Fertility in females can be affected by many factors, with genetics and physiological conditions being the top primary causes. If you and your partner have been trying for a baby but to no avail for the longest time, it could be a sign that you have some fertility issues. Generally, experts suggest that if you’ve had regular sex without any form of birth control for 12 months and are under the age of 35, then it’s best to check in with a women’s clinic in Singapore. If you’re over the age of 35 and have had regular sex without any form of birth control for 6 months, you should check in with your doctor too.
It’s important you see a doctor together with your partner, so the doctor can assess both your health and lifestyles. He/she will ask questions regarding:
- Medical history — do you or your partner have any long term conditions or undergone any surgeries?
- Medication — are either of you on any medication?
- Lifestyle — any of you smoke, drink alcohol, regularly consume caffeine, or use illicit drugs?
- Sex lives — how often do both of you have sex, any problems having sex, any history of birth control or sexually transmitted diseases?
In addition, your doctor will check if you have:
- Been pregnant before
- Missed periods over the last year
- Irregular spotting between periods
- Changes in blood flow or the appearance of large blood clots
- Seen a doctor for infertility, and what methods did you use?
What causes female infertility?
Female infertility happens when there are problems with producing a healthy egg, when the egg cannot be properly transported to the womb from the ovaries, or when the fertilized egg cannot implant itself into the womb.
Egg production problems can be caused by hormonal imbalances, which could be stress-induced or by conditions like Polycystic Ovary Syndrome. Sometimes, even when there is a healthy egg, the egg is unable to successfully travel from the ovaries to the womb to be fertilised by the sperm. This is caused by blocked fallopian tubes. Even if the egg successfully reaches the womb, it needs to be fertilised by the sperm and be able to implant itself in the lining of the womb. Unsuccessful implantation could be due to fibroids, endometriosis, polyps or cysts on the womb lining. When there are other growths on the lining, the surface area for the fertilised egg to latch itself is reduced.
Just imagine the womb lining to be like a bench — when there are too many people sitting on a bench, chances are, the next person will pass and walk away. Similarly, if the womb lining is over crowded, chances of the fertilised egg implanting itself is also reduced.
Testing for infertility
There is no single best test for infertility. Hence, doctors will use a variety of methods, including:
- Ovulation test — to check if you ovulate and produce a single egg each month
- Ultrasound scan — to check the lining of your womb for fibroids and cysts and conditions like endometriosis and Polycystic Ovary Syndrome. An ultrasound is especially important if you have never been examined by a gynaecologist and could have underlying gynaecological conditions that were previously undetected. Depending on what deems more suitable, the ultrasound is either performed trans-abdominally or trans-vaginally.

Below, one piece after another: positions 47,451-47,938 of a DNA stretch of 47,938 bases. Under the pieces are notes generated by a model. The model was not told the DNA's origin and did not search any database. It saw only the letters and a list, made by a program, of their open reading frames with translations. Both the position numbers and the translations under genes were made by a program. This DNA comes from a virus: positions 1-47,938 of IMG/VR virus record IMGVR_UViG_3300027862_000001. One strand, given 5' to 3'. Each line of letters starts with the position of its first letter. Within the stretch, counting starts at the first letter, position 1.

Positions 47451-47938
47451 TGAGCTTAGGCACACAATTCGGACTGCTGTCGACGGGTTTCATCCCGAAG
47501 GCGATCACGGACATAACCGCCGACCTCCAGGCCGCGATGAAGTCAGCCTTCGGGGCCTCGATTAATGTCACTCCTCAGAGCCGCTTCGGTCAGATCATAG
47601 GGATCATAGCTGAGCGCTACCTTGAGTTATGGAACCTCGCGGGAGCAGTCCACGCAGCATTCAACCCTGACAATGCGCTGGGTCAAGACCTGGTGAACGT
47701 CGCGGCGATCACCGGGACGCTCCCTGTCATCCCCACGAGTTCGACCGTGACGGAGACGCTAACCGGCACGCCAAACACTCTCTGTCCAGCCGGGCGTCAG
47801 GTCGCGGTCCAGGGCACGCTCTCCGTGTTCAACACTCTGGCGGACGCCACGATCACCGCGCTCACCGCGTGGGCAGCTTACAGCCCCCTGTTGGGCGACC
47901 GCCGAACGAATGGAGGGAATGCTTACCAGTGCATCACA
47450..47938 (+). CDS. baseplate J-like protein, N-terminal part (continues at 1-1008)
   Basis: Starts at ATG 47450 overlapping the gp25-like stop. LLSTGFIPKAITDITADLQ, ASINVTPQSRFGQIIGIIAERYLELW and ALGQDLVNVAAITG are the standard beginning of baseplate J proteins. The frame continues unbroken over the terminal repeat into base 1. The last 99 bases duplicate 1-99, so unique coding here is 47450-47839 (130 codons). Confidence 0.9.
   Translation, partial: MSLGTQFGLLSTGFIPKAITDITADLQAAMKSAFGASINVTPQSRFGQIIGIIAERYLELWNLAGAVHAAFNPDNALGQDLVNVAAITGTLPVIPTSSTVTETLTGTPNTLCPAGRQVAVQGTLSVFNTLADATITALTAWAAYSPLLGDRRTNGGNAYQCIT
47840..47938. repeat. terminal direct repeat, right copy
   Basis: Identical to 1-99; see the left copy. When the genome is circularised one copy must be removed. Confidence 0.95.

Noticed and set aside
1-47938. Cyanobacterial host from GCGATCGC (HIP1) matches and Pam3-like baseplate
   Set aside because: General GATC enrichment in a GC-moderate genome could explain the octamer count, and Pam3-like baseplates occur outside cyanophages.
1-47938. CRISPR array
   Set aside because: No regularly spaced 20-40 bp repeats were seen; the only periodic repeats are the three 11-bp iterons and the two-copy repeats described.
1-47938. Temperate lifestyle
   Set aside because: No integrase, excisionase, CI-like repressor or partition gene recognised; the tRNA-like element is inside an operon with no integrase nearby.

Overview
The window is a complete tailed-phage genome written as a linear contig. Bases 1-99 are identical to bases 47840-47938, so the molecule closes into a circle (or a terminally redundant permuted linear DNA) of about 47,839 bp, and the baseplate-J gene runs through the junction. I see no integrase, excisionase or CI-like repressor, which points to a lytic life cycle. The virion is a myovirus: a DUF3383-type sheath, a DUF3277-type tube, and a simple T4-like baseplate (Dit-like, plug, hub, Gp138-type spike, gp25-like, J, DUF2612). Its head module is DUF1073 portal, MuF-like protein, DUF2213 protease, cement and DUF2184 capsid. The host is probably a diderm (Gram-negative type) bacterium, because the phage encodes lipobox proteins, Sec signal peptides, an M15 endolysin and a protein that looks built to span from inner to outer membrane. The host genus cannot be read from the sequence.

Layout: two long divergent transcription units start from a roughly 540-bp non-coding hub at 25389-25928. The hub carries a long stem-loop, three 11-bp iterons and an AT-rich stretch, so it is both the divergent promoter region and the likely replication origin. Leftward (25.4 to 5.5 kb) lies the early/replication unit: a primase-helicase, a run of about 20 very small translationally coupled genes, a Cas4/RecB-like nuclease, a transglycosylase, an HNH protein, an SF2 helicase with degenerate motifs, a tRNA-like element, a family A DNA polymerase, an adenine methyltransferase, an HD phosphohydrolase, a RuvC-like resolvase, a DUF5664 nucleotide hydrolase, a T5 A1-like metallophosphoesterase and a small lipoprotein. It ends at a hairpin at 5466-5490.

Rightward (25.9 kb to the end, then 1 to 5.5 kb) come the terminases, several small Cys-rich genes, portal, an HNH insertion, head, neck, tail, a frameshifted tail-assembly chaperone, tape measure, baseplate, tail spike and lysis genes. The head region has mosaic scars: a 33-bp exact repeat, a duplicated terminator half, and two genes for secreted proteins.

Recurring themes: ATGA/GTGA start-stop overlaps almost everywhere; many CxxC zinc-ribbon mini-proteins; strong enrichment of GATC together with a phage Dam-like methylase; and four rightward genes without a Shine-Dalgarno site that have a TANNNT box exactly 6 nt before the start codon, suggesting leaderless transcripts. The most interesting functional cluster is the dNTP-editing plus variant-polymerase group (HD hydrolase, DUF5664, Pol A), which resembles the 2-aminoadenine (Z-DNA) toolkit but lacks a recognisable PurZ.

- Ovarian Reserve — a blood test to measure the level of your AMH hormone which can roughly estimate the number of eggs you have
- Pap smear — to detect cervical cancer or sexually transmitted diseases
- Sonohysterogram — to look at your ovaries, uterus and fallopian tubes
- Diagnostic Laparoscopy — a test performed under anaesthesia to have a closer look at your ovaries, uterus, fallopian tubes and pelvic cavity. Your doctor will make small incisions in your belly and insert tools like a mini camera.
- Transvaginal ultrasound — Your doctor will place a small ultrasound ‘wand’ into the vagina and see images of the ovaries and uterus to check for problems
- Hysterosalpingogram (HSG) — A HSG is a procedure performed either in the clinic or at an imaging centre. A thin tube is inserted through the vagina into the cervix and subsequently the womb. The tube contains medical dye and an X-ray is performed over the pelvic to examine the uterus, ovaries and fallopian tubes. A HSG procedure takes about 15-30 minutes.
In addition, your partner may also be required to take a sperm test. This sperm test can provide insights on sperm count, sperm structure and sperm motility.
Your doctor or fertility specialist will explain to you your condition in closer detail and recommend a treatment based on your situation.
What’s the next step after a fertility assessment?
Based on test results, your doctor or gynaecologist will ascertain whether you have a fertility problem and whether it can be corrected. He/she will discuss the various fertility options available, including:
- Well-timed sexual intercourse — Timing sexual intercourse with ovulation can increase chances of pregnancy by 10-12%. Your ovulation period can be tested with ovulation test kits, or follicular tracking by a gynaecologist for more accurate results. During follicular tracking, the gynaecologist will conduct non-invasive ultrasound scans to track the development of the egg.
- Clomiphene — Clomiphene is a medication to help produce eggs, so the chances of producing at least one egg a month is higher.
- Surgery — When endometriosis, fibroids or ovarian cysts are the causes of infertility, surgery can help manage such problems.
290 Orchard Road #14-10
Paragon Medical Centre